Blue-Tongued Skink Facts: A Closer Look at a Curious Creature

Published March 30, 2021
Eastern blue-tongued lizard

Counted among kid's favorite reptiles, the blue-tongued skink makes for an interesting animal, as these blue-tongued skink facts are sure to prove. Whether you're trying to find the perfect animal for one of your children's school projects or you're toying with the idea of becoming a herpetologist, the mystery behind the blue-tongued skink is sure to surprise you.

There Are a Lot of Blue-Tongued Skinks

It may seem like the blue-tongued skink refers to just one type of lizard, but there's actually eight different species of these small reptiles, most of which reside in Australia, New Zealand, and the surrounding islands. These species include:

  • Australian Blue-Tongued Skink
  • Western Blue-Tongued Skink
  • Central Blue-Tongued Skink
  • Blotched Blue-Tongued Skink
  • Shingleback
  • Pygmy Blue-Tongued Skink
  • Indonesian Blue-Tongued Skink
  • Irian Jaya Blue-Tongued Skink

Location Is Important for These Lizards

Their climate and habitat are very important to these scaley creatures because they're cold-blooded. As with most reptiles, these lizards cannot regulate their body temperatures on their own and rely on the environment to keep them both warm and cool. By inhabiting the Australian region, which is notoriously warm and arid, blue-tongued skinks are able to regulate their body temperature and stay alive with little concern of trying to find an area in which to sun themselves.

What's This Blue Tongue All About?

You're probably wondering what the story behind the blue-tongue of the blue-tongued skink is. Since the blue-tongued skink is a small prey animal, it has a built-in defensive mechanism to help ward off predators. When blue-tongued skinks are threatened, they puff their body up to appear larger, and open their jaws wide, exposing their flat, blue tongues. This quick flash of color can sometimes startle predators and cause them to scurry away, while it warns others that the lizard may be poisonous. While the blue-tongued skink isn't poisonous, this imitation helps them remain safe in the wild.

Close-Up Of Blue Tongue Skink On Wall

Blue-Tongued Skinks Are Ovoviviparous

One of the strangest aspects of the blue-tongued skink is that they're ovoviviparous. This means that female blue-tongued skinks develop their offspring in eggs, but instead of laying the eggs somewhere in the wild to incubate, they incubate them inside of themselves. So, once the baby blue-tongued skinks are ready to hatch, they hatch inside of their mother and then she gives birth to the live babies. This is particularly unusual given that mammals are the only creatures who give birth to live children, and these blue-tongued skinks have adapted a similar, though decidedly different, reproductive mechanism.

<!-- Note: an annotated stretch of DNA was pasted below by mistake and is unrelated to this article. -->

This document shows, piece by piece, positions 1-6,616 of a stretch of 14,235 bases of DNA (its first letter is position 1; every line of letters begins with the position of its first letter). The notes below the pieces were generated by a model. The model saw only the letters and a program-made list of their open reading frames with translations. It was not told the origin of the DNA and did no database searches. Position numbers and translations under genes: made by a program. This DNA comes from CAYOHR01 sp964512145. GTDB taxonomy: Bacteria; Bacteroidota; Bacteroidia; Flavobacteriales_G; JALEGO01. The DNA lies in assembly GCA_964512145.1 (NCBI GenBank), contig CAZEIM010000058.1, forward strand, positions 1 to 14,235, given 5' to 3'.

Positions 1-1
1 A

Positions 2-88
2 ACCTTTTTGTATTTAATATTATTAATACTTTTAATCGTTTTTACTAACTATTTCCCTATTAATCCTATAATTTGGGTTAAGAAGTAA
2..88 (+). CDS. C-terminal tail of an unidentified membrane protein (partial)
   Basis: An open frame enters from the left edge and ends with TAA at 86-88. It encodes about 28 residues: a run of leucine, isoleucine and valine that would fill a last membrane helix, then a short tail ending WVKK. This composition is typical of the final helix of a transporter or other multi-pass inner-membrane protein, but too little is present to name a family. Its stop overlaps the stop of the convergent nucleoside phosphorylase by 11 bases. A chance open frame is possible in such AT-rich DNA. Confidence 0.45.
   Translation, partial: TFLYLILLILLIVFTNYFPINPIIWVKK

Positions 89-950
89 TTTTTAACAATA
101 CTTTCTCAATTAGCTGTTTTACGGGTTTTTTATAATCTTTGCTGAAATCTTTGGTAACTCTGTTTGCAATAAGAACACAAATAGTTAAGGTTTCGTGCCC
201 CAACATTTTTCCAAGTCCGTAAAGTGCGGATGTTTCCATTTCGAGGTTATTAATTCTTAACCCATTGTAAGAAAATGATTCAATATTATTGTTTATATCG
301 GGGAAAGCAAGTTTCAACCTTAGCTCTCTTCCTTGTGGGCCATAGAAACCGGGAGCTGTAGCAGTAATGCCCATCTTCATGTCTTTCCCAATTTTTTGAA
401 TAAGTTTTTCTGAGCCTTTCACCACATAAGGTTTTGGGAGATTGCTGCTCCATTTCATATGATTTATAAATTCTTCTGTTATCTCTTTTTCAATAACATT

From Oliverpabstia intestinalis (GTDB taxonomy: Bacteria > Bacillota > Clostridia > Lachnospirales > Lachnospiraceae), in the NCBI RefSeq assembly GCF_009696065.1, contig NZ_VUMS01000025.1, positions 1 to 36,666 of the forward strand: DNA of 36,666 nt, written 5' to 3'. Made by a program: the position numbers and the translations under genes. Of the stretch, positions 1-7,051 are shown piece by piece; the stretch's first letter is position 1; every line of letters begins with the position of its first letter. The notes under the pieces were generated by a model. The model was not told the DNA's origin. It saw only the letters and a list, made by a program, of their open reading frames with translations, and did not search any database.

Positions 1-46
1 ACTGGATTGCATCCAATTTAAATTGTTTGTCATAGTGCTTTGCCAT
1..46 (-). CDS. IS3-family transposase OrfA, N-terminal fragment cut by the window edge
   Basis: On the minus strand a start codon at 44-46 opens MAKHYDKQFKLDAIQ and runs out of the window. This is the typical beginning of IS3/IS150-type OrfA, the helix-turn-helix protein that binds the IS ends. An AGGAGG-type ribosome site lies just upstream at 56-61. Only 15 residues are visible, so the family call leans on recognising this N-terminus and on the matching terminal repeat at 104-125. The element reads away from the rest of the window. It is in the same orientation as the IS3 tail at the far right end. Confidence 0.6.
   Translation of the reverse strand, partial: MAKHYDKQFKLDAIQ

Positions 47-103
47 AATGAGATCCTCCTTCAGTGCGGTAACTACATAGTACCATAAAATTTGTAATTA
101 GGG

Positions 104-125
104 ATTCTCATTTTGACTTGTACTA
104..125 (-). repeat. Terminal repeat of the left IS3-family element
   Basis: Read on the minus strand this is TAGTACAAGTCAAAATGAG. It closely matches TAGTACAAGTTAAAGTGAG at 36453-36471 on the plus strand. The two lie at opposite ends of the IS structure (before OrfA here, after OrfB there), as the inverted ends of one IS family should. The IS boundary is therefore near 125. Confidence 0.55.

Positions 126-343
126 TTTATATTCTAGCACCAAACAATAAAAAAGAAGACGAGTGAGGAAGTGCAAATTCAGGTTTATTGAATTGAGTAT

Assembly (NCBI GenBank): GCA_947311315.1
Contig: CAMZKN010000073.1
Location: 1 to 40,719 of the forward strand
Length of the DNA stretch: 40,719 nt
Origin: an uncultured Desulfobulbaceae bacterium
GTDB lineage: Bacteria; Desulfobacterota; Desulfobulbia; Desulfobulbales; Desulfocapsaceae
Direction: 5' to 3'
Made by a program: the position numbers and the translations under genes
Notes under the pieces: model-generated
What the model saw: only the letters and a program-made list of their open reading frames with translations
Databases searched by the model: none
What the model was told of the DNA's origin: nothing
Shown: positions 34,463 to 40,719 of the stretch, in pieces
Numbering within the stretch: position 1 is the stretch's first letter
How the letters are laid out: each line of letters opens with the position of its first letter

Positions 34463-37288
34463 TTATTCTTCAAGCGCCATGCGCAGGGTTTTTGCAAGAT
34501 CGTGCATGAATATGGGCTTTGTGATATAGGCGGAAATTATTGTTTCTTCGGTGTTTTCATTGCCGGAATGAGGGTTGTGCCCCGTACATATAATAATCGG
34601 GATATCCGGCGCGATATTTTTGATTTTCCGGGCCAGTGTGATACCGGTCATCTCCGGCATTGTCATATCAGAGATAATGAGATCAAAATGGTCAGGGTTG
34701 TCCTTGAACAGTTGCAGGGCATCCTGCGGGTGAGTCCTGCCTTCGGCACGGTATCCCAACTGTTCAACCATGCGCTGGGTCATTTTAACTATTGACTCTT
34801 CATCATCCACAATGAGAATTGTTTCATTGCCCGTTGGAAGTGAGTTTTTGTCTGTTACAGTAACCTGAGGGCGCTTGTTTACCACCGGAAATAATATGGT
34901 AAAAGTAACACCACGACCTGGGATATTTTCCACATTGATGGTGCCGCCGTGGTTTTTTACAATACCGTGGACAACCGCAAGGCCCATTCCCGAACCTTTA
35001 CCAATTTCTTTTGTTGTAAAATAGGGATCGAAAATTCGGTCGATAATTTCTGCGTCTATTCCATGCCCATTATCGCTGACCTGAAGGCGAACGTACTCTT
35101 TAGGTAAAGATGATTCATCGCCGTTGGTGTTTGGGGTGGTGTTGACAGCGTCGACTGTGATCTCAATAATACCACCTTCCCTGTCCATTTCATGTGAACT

Blue-Tongued Skinks Have Impressive Lifespans

Undisturbed and in their natural habitats, blue-tongued skinks can live between 20 to 30 years. Even in captivity, these reptiles have impressively long lifespans; pet blue-tongued skinks, if properly cared for, can live up to fifteen years.

Blue-Tongued Skinks Are Solitary Creatures

Unlike many creatures in the animal kingdom, blue-tongued skinks don't require a pack or a mate to live a thriving life. In fact, these reptiles prefer to live a solitary existence, only coming to meet with other blue-tongued skinks when it's time to reproduce every year.

Blue-Tongued Skinks Are Good Gardeners

Across the Australian landscape, gardeners love finding blue-tongued skinks in their tilled soil and plants because of their eating habits. These lizards are omnivores, so while they do enjoy eating vegetation - which does pose a problem for the vegetable tenderers of the world - they also eat snails and small insects that can have a harmful impact on crops and vegetation. In a way, blue-tongued skinks are a living, natural pesticide, helping to protect the flowering gardens of the South Pacific.

Blue-tongued skink (Tiliqua) among plants

Some Blue-Tongued Skinks Lose Their Tails

Most people remember their parents shouting at them to be careful when handling the small lizards in their back yards for fear that somehow these poor lizards' tails would get pulled off. While many a lizard has had their tail removed by an unwitting child, one species of the blue-tongued skink does so voluntarily. Eastern Blue-Tongues, especially younger ones, will sometimes drop their tail if they're handled roughly by it. Even more amazingly, these blue-tongued skinks can regenerate a shorter tail in its place.

Their Bold Behavior Belies a Docile Temperament

Despite their showy way of defending themselves, blue-tongued skinks are actually really docile and shy creatures. Since they're so easy-going, people can safely interact with them and even own them as pets. While wild creatures do belong in their natural habitats, should a blue-tongued skink need to be kept in captivity, they can be kept that way without worry of them hurting themselves or their handlers.

Woman holding a blue-tongued skink

Fascinating Blue-Tongued Skink Facts

Blue-tongued skinks are quite unique reptiles. Despite the threat of their eponymous blue-tongues, they're shy demeanors make them all the more endearing. The only terrible fact about the blue-tongued skink is that it's only native to Australia and the surrounding area, making it hard for most people, perhaps like yourself, to encounter them in the wild.

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Blue-Tongued Skink Facts: A Closer Look at a Curious Creature